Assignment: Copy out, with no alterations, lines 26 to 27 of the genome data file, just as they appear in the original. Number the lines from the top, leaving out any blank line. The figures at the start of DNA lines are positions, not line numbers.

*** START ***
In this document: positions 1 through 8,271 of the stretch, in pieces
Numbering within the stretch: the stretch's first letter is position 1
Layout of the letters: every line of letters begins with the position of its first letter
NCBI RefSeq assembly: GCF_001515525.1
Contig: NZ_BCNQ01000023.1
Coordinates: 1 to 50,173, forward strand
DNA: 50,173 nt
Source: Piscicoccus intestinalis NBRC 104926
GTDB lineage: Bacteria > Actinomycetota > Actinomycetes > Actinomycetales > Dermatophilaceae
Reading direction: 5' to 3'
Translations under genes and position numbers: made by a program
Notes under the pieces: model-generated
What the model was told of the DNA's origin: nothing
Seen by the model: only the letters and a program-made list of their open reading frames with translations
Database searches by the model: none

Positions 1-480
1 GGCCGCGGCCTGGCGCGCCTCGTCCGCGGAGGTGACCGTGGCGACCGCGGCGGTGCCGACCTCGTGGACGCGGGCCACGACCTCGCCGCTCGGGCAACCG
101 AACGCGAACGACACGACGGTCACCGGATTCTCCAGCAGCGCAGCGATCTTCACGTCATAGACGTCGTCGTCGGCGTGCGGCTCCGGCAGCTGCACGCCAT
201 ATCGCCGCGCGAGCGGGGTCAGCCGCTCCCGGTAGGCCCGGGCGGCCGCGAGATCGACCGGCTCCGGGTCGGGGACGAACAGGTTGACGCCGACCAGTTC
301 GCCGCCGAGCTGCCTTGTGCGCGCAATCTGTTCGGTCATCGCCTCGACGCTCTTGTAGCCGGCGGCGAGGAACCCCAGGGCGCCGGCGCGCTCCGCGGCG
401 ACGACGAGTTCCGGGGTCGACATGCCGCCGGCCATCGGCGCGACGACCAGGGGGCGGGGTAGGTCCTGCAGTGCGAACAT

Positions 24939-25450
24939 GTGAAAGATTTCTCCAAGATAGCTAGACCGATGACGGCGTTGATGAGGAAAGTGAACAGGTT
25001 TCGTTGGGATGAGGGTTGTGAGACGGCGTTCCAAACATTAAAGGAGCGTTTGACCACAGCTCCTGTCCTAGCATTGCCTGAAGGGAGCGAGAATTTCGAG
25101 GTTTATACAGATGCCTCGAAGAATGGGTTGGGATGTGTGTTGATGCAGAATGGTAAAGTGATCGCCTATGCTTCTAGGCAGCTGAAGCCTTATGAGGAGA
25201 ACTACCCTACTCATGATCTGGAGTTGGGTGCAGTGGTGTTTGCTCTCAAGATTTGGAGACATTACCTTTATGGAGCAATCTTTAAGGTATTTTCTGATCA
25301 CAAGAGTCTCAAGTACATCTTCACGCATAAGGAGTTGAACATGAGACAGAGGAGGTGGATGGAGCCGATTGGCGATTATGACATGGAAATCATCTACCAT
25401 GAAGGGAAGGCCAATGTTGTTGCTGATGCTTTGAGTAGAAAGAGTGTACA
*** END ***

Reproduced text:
25201 ACTACCCTACTCATGATCTGGAGTTGGGTGCAGTGGTGTTTGCTCTCAAGATTTGGAGACATTACCTTTATGGAGCAATCTTTAAGGTATTTTCTGATCA
25301 CAAGAGTCTCAAGTACATCTTCACGCATAAGGAGTTGAACATGAGACAGAGGAGGTGGATGGAGCCGATTGGCGATTATGACATGGAAATCATCTACCAT